Diffusion weighted imaging and chemical exchange saturation transfer (CEST) images from patient 8 (A) and patient 11 (B) demonstrating regionally increased and decreased glutamate weighted chemical exchange saturation transfer (GluCEST) contrast ipsilateral to the infarction. The asymmetry in GluCEST contrast in regions distant to the infarction may be due to brain positioning asymmetry.
jos-2020-04784f1.jpg
Table 1.
Clinical characteristics of the study population
Patient Age (yr) Sex Vascular territory of infarct Admission NIHSS Thrombolysis or endovascular treatment Time to MRI scan (hr) Final DWI volume (mL) MRS glutamate (ipsilateral) MRS glutamate (contralateral) Ratio GluCEST contrast (DWI lesion) GluCEST contrast (contralateral) Ratio
1 63 Male Right MCA 17 tPA & ECR 93 19.0 Not performed Not performed 1.45 2.14 0.68
2 56 Male Left MCA 10 tPA & ECR 60 4.0 2.59 5.71 0.45 3.75 4.83 0.78
3 82 Female Left MCA 8 tPA 117 2.4 Not performed Not performed 1.27 2.43 0.52
4 60 Male Right MCA 19 tPA & ECR 62 13.7 Not performed Not performed Excluded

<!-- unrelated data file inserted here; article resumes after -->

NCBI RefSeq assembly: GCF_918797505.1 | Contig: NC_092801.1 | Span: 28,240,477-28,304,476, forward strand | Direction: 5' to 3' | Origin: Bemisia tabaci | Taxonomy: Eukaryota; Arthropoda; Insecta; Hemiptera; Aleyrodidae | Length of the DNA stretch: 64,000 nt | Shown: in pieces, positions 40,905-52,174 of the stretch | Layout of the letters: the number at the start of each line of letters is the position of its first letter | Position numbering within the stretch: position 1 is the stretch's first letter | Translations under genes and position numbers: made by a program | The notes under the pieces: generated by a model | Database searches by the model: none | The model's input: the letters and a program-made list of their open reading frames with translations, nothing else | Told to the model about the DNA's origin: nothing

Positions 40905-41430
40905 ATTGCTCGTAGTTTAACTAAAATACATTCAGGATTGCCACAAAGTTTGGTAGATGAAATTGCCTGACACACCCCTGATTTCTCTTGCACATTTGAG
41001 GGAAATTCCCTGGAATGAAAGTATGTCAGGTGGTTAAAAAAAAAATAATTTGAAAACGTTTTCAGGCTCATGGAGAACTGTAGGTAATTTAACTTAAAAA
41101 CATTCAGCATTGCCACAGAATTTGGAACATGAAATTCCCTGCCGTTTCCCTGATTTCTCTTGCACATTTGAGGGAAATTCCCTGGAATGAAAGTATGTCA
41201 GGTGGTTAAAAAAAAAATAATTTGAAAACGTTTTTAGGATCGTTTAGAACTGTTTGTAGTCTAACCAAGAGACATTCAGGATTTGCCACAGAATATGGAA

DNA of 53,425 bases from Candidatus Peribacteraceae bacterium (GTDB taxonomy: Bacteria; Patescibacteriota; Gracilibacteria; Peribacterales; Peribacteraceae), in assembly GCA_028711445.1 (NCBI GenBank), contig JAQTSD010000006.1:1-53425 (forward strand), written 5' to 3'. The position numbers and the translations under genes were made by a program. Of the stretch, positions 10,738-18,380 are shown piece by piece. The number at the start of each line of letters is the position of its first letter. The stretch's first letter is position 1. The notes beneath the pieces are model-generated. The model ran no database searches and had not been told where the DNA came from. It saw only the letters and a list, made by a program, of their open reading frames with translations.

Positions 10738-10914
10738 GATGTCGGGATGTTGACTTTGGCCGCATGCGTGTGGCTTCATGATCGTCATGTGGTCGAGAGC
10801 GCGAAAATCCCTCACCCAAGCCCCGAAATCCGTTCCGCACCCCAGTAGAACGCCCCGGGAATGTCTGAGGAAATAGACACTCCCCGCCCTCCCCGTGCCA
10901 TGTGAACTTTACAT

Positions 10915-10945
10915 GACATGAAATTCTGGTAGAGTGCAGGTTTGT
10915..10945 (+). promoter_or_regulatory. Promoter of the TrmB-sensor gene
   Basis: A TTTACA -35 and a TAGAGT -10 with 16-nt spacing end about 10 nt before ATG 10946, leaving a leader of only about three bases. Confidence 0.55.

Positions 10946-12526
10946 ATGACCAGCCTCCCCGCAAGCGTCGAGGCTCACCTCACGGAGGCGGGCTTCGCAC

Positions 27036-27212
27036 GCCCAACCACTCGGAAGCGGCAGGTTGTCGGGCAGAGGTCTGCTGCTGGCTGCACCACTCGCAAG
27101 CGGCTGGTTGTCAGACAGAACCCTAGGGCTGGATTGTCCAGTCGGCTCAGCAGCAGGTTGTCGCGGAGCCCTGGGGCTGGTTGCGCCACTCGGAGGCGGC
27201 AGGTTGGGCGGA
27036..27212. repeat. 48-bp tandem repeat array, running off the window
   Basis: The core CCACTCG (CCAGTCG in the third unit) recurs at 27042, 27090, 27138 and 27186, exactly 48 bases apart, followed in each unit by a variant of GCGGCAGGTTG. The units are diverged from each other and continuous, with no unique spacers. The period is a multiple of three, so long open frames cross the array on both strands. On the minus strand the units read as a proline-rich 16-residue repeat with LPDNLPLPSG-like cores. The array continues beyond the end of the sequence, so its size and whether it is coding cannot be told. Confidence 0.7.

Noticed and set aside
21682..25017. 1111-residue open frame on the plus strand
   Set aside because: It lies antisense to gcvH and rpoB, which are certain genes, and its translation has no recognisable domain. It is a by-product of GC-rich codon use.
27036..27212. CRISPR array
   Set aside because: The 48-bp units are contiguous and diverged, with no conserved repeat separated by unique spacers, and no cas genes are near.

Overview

5 47 Female Left PCA 2 None Unknown 12.8 Not performed Not performed 0.99 1.26 0.79
6 67 Female Left PCA 0 None 312 See below Not performed Not performed 0.52 2.73 0.19
7 46 Male Left PCA 1 None 172 21.4 Not performed Not performed 3.74 5.53 0.68
8 44 Male Right MCA 19 tPA & ECR 168 77.6 Not performed Not performed 5.89 2.51 2.35
9 57 Male Right MCA 18 ECR 87 69.2 2.35 6.23 0.38 Excluded
10 31 Female Left MCA 1 None 312 1.0 5.43 6.15 0.88 5.40 5.90 0.92
11 64 Female Right MCA 2 None 210 19.4 1.31 5.56 0.24 0.76 4.2 0.18
12 72 Male Left MCA 1 None 288 1.8 4.27 5.77 0.74 6.75 6.74 1.00
13 51 Female Right MCA 15 tPA & ECR 48 31.3 4.66 5.61 0.83 5.43 8.32 0.65
14 63 Male Right MCA 10 ECR 82 13.1 1.90 5.18 0.37 Excluded
15 57 Male Left MCA 17 ECR 158 3.2 4.24 4.57 0.93 3.21 1.09 2.94
16 64 Female Right MCA 18 tPA & ECR 66 73.4 3.05 6.34 0.48 1.81 5.23 0.35
17 50 Male Left MCA 3 tPA & ECR 50 4.3 2.72 5.72 0.48 6.22 6.98 0.89
18 39 Female Left MCA 1 tPA 49 2.3 6.10* 6.27 0.97 Not performed Not performed
19 35 Female Left MCA 19 ECR 177 64.2 6.52* 5.63 1.16 6.36 2.78 2.29
The ratios reflect ipsilateral divided by contralateral values. For patient 6 no DWI lesion was visible at the time of scanning; the region of interest was segmented by visual comparison with the standard of care 3T MRI.